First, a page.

In exceptionally simple terms, there are 3 basic tactics employed. You must be able to switch tactics quickly as the course of the match unfolds.

The Blockade

This comprises of assembling a 6-deep wall of pieces, or at least as thick as you might achieve, to lock in the opponent’s pieces that are on your 1-point. This is considered to be the most acceptable strategy at the begining of the game. You can build the wall anywhere between your eleven-point and your two-point and then move it into your home board as the game progresses.

The Blitz

This is composed of closing your home board as quick as possible while keeping your opposer on the bar. i.e., if your competitor rolls an early two and shifts one checker from your 1-point to your three-point and you then toss a 5-5, you will be able to play six/one six/one 8/3 8/3. Your opposer is then in big-time trouble since they have 2 pieces on the bar and you have closed half your home board!

The Backgame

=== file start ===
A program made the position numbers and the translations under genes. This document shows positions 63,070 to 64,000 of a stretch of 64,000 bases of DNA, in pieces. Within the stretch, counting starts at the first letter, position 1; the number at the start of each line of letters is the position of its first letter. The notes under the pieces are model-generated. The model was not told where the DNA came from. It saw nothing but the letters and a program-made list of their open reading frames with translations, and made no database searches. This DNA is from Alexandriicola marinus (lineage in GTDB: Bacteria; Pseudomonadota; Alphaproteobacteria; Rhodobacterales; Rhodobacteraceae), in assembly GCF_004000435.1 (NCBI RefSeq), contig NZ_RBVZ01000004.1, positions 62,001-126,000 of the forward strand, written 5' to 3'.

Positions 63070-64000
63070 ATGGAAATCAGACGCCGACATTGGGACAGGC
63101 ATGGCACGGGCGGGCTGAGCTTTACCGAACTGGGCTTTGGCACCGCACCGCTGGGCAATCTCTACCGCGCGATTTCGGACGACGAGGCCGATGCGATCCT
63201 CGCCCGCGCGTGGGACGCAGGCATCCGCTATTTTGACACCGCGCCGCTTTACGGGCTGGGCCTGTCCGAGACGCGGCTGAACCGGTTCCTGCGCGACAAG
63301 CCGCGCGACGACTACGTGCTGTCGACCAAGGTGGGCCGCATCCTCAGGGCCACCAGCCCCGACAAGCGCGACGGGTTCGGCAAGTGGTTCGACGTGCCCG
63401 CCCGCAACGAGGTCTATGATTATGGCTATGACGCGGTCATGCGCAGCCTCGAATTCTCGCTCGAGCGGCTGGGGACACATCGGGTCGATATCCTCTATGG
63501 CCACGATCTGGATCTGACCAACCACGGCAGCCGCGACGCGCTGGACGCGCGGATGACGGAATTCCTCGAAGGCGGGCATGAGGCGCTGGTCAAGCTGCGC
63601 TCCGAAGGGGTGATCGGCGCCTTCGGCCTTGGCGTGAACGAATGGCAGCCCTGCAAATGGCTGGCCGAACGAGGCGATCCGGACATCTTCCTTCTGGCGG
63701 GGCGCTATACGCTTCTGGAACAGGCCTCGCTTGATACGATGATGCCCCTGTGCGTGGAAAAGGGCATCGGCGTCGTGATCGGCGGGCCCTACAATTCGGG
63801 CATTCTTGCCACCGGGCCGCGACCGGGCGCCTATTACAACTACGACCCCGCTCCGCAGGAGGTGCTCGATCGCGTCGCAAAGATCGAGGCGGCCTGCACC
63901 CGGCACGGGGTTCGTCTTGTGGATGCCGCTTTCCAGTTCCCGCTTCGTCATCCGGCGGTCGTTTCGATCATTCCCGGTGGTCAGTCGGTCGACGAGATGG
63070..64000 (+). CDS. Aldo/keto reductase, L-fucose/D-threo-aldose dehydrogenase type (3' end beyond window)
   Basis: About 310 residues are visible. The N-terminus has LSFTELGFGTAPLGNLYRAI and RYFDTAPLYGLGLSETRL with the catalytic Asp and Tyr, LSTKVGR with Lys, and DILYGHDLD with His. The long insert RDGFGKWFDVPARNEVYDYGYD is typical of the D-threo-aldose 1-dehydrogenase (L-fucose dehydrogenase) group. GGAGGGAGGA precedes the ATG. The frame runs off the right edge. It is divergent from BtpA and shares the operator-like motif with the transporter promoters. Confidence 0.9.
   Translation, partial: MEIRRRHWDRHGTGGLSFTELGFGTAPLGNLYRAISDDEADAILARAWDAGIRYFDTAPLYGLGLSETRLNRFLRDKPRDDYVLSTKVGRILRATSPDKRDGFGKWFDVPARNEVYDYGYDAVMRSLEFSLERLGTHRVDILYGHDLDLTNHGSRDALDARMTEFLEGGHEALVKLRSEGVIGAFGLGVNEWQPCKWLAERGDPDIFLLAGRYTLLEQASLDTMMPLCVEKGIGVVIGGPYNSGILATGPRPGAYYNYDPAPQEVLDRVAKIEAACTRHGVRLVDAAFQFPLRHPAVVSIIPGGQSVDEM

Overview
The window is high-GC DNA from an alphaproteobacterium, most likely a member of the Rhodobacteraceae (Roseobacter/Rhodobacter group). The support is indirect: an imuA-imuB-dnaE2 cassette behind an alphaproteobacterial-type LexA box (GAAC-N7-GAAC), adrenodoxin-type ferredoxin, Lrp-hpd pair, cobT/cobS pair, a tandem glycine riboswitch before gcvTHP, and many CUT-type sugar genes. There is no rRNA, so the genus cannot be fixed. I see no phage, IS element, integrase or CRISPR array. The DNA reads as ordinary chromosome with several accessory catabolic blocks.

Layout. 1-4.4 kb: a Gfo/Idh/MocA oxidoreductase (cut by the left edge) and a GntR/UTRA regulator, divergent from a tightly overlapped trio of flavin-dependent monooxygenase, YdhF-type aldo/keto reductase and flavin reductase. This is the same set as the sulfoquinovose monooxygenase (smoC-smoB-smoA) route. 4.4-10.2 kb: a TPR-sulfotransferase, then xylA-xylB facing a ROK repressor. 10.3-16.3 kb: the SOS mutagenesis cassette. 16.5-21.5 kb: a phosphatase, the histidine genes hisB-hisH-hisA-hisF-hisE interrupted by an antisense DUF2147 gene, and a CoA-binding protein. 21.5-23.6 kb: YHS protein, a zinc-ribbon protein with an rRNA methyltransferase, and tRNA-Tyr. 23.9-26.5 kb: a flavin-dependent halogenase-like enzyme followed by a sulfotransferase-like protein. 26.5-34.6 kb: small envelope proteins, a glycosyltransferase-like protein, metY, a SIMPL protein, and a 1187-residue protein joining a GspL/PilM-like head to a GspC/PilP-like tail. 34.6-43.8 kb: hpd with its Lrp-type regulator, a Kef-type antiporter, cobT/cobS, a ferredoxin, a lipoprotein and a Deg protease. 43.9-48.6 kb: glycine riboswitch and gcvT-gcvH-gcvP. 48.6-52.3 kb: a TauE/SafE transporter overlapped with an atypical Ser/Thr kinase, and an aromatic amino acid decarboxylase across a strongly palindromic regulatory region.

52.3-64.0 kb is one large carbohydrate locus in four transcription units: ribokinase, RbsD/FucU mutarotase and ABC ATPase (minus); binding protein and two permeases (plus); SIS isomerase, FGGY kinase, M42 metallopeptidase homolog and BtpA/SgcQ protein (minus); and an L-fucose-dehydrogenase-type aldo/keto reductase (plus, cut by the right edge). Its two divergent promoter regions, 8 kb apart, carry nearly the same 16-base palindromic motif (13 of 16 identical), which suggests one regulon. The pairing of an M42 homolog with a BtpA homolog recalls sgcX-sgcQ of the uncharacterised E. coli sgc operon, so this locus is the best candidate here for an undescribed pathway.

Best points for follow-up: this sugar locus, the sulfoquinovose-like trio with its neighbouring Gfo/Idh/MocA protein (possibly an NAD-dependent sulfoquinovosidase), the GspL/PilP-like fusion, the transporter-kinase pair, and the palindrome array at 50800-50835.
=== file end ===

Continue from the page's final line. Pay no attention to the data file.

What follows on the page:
This strategy is where you have two or more pieces in your opponent’s inner board. (An anchor spot is a position filled by at least 2 of your checkers.) It should be used when you are decidedly behind as this strategy much improves your opportunities. The strongest locations for anchors are near your competitor’s smaller points and also on abutting points or with a single point in between. Timing is integral for an effective backgame: at the end of the day, there’s no reason having 2 nice anchor spots and a complete wall in your own home board if you are then required to break apart this straight away, while your competitor is getting their checkers home, owing to the fact that you do not have other extra pieces to shift! In this case, it’s better to have pieces on the bar so that you are able to preserve your position up until your opponent gives you a chance to hit, so it will be a wonderful idea to try and get your competitor to get them in this situation!